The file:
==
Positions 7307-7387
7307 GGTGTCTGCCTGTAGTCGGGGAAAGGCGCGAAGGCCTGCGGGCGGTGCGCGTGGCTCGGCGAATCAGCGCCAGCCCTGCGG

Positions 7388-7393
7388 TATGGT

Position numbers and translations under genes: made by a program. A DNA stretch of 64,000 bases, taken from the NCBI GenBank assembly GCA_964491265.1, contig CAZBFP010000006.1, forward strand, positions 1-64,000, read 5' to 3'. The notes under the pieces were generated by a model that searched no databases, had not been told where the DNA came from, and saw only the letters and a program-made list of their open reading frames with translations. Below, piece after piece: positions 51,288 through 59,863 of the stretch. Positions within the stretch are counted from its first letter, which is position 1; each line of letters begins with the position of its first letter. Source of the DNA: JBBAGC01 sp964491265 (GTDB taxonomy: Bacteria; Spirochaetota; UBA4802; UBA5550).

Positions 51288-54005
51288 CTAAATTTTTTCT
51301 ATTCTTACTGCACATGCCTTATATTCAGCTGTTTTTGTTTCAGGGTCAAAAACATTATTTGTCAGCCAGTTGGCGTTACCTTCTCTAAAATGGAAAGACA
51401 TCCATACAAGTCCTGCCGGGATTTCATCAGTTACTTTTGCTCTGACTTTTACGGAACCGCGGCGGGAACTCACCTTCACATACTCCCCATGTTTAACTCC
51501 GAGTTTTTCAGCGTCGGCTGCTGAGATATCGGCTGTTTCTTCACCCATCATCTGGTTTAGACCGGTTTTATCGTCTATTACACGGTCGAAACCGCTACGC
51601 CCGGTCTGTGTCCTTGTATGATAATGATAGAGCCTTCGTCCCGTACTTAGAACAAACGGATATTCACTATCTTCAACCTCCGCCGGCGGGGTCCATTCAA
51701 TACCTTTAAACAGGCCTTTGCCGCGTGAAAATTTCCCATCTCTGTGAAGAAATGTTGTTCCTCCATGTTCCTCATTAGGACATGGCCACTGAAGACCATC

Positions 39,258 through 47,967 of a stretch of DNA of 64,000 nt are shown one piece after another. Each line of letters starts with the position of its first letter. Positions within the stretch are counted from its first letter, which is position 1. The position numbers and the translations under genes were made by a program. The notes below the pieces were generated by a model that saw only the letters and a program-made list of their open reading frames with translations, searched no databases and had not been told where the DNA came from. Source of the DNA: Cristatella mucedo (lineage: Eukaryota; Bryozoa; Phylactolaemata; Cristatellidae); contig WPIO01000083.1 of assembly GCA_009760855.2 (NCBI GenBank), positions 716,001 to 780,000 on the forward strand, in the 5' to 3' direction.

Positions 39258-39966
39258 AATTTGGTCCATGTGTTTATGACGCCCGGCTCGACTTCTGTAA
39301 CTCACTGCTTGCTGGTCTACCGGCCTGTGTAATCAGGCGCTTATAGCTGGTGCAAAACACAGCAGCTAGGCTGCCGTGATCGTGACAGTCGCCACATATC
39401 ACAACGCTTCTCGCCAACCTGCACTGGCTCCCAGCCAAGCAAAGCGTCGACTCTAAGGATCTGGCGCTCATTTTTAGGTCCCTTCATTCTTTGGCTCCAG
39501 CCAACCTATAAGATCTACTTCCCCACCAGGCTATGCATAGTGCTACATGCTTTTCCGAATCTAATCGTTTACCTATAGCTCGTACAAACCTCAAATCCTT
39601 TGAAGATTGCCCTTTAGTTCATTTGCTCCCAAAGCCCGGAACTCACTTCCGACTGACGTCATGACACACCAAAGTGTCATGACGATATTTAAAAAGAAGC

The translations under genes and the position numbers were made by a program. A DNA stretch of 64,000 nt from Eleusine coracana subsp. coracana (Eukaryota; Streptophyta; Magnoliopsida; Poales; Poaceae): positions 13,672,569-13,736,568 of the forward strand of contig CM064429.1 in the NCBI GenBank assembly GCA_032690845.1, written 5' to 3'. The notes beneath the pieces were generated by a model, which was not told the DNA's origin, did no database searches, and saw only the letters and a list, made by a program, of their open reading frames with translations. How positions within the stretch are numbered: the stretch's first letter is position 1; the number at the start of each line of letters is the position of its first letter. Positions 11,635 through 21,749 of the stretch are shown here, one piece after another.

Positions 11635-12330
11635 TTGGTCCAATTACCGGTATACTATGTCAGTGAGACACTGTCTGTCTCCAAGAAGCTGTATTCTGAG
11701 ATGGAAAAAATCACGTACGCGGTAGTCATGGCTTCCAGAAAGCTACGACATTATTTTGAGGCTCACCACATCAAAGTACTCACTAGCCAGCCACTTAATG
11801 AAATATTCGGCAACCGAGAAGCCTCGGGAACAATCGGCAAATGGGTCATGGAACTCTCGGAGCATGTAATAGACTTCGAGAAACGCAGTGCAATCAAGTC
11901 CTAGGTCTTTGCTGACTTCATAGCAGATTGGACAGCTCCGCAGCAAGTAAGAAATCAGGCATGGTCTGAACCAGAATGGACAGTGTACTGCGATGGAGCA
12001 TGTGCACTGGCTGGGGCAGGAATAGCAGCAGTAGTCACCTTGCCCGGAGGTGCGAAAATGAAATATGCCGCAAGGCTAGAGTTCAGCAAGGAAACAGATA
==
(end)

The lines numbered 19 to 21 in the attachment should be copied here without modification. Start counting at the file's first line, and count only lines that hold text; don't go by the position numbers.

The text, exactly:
39601 TGAAGATTGCCCTTTAGTTCATTTGCTCCCAAAGCCCGGAACTCACTTCCGACTGACGTCATGACACACCAAAGTGTCATGACGATATTTAAAAAGAAGC

The translations under genes and the position numbers were made by a program. A DNA stretch of 64,000 nt from Eleusine coracana subsp. coracana (Eukaryota; Streptophyta; Magnoliopsida; Poales; Poaceae): positions 13,672,569-13,736,568 of the forward strand of contig CM064429.1 in the NCBI GenBank assembly GCA_032690845.1, written 5' to 3'. The notes beneath the pieces were generated by a model, which was not told the DNA's origin, did no database searches, and saw only the letters and a list, made by a program, of their open reading frames with translations. How positions within the stretch are numbered: the stretch's first letter is position 1; the number at the start of each line of letters is the position of its first letter. Positions 11,635 through 21,749 of the stretch are shown here, one piece after another.

Positions 11635-12330